What on Earth should year 10 students do now?



Since school closures, students have been understandably concerned about what they should expect to happen around their studies and exams.


While the initial focus was of course on those students facing exams this summer, the situation was also stressful for those students preparing for exams next year.


If your child is in year 10, you and they are likely worried about the school time they're missing. And there have been questions raised about whether there would be any resulting changes to the examination plans for them.


Government advice


There has been some additional guidance released from the government last week about this.

From 15 June, secondary schools, sixth form and further education colleges are able to offer face-to-face support for pupils in year 10 and year 12, and 16 to 19 learners in the first year of their course, to supplement their remote education. Schools and colleges will be able to have a quarter of pupils in these year groups in school at any one time.

So schools are opening to more students, but not full time. It will essentially be 25% of the time they would ordinarily have had in their classrooms. How this time will be used is entirely left up to the school, and so there will be a variety of approaches. You can read more about this in their article.


And that's assuming that you want to send your child back to school, as not everyone is choosing to do so. While the governments 5 tests have been met, the virus is still being transmitted without any vaccine available. And some parents are not willing to take that chance.


The school environment students will be returning to will be a very different one from the one they left. Social distancing is enforced, there are notices and reminders to stay alert, wash your hands, and keep 2m distance at all times. Some will be wearing face masks.


A lot of the work will continue to be online, meaning that students will need to make the most of face to face time with their school teachers. It is even more important to speak up when things are not clear, and to make use of the available resources.


Students who don't have access to a computer at home to access online support are having these provided by their schools. If you don't have internet access at home, schools are providing 4G routers to solve this. And educational sites are going to be temporarily exempt from data charges, so there will be no cost involved. If your school has not already offered this, get in touch with them to find out how you can access these services.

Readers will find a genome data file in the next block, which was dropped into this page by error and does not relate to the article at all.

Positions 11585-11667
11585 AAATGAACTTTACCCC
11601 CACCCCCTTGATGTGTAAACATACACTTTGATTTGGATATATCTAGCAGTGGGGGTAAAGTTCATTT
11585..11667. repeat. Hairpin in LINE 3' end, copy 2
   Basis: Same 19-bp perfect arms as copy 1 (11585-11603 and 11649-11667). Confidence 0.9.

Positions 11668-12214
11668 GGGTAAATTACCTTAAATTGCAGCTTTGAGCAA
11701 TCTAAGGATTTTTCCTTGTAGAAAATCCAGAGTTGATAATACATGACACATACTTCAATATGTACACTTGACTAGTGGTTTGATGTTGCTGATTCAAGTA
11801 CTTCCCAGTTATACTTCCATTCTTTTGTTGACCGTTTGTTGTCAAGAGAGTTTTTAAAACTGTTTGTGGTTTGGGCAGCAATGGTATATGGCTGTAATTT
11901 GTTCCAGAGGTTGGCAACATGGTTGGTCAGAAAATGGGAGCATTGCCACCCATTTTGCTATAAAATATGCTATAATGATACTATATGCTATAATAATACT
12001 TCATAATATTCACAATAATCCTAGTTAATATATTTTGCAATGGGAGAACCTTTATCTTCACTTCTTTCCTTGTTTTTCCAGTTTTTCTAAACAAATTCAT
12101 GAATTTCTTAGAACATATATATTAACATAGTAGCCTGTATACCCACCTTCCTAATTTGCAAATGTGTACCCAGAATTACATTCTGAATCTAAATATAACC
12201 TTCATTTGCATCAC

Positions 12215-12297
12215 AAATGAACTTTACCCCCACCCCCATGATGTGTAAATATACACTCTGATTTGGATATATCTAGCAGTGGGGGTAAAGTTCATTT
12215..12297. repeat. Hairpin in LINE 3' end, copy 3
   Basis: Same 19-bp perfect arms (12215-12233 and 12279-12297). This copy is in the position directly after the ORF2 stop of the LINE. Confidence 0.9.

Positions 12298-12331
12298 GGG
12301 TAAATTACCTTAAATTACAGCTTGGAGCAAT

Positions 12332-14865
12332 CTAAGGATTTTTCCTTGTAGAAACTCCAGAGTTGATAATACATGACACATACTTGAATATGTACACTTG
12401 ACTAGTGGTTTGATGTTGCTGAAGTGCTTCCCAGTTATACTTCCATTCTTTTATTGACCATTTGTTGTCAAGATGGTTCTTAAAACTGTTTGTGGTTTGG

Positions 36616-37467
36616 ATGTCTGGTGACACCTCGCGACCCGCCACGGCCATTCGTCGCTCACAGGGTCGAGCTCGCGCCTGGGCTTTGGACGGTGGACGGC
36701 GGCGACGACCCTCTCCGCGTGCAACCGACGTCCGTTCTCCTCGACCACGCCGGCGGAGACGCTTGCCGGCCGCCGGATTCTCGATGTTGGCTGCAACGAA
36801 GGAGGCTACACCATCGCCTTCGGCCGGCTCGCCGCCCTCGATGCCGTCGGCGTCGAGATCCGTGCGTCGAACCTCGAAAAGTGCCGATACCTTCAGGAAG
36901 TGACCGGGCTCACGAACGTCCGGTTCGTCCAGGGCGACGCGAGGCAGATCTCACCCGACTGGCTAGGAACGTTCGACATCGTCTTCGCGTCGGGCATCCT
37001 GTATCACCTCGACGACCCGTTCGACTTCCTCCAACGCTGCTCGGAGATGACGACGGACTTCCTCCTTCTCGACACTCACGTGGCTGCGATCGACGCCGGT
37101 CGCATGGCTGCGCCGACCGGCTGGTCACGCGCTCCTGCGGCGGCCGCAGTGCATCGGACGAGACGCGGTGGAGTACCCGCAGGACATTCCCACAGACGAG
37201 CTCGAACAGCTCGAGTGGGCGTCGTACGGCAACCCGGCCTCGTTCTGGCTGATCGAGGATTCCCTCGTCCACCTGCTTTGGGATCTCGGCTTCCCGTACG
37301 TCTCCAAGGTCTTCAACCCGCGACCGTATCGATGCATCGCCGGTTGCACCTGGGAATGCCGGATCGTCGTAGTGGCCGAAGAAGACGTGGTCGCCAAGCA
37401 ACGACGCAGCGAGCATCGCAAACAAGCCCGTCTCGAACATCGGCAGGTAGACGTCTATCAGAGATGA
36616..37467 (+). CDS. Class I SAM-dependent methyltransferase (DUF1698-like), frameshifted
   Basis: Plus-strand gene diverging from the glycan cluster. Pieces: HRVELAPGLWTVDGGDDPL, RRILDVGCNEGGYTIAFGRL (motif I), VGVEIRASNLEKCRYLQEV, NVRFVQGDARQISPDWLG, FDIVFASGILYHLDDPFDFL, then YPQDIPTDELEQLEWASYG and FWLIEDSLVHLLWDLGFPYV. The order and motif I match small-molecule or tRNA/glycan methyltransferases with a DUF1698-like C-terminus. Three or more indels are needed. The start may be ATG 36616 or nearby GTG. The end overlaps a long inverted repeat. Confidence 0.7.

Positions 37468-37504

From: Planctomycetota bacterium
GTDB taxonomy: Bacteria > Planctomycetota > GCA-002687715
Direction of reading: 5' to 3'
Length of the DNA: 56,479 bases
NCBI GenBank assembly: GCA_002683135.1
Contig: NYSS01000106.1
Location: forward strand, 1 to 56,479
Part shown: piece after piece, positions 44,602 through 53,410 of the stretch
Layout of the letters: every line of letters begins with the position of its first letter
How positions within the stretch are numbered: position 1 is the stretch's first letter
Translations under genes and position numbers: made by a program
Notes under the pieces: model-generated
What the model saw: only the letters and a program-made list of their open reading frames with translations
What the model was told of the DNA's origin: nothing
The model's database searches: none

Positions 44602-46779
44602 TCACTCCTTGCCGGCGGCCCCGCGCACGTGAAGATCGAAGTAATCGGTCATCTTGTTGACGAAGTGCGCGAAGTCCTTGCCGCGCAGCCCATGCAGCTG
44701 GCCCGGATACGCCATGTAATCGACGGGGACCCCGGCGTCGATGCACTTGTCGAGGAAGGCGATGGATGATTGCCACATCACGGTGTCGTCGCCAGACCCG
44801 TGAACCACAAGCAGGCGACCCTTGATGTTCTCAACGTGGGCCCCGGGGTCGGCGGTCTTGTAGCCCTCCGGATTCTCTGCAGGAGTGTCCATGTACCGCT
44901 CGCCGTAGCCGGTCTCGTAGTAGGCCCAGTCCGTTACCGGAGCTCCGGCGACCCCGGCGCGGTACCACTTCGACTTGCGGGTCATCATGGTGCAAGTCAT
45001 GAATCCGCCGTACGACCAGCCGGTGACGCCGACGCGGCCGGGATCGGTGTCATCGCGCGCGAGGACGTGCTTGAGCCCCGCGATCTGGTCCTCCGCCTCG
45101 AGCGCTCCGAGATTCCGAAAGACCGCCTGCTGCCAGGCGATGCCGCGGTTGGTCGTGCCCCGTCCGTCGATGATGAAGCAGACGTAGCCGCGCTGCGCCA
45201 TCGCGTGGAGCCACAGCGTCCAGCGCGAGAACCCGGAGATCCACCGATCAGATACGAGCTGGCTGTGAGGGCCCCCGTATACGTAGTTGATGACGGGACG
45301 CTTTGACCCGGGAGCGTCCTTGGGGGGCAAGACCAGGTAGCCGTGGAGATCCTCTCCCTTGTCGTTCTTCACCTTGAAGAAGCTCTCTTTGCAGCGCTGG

Setting expectations


It is expected that students will be continuing to learn at home, with increase self-guided learning. Schools are setting work online through emails, Google classroom, etc. every day. Students should be completing this as it is set and contacting their individual teacher for help where they are not able to complete it.


As with all homework, the aim is not to complete it perfectly but to assess understanding of the topic. If your child does not understand the topic sufficiently to complete the work, then they need more help, and should never feel that they can't ask for that.


However it is difficult for schools to provide that without being able to communicate directly with their class as usual. They have a lot of students to support, and transitioning from the classroom to remote, one-to-one learning is challenging to say the least.


If you child needs additional support with their maths and science studies, our team at Green Tutors is happy to help. We have years of experience with this. Get in touch to find out how we can help.


Plans for next year


It is inevitable that provisions will need to be made to account for this lost time, but what that will be is yet to be decided.


Suggestions include:

  • Summer school classes

  • Exams scheduled for later in the year

  • Grades determined by school assessment as is happening for 2020 assessments

  • Students resit the year (very unlikely)

All of these options allow for students to mitigate this disadvantage with self-guided learning. This means that the more work your child is able to give to their studies now, the better they will be able to do when exam time does come around.



If your child would benefit from one to one support online this school year, get in touch to find out how we can help.

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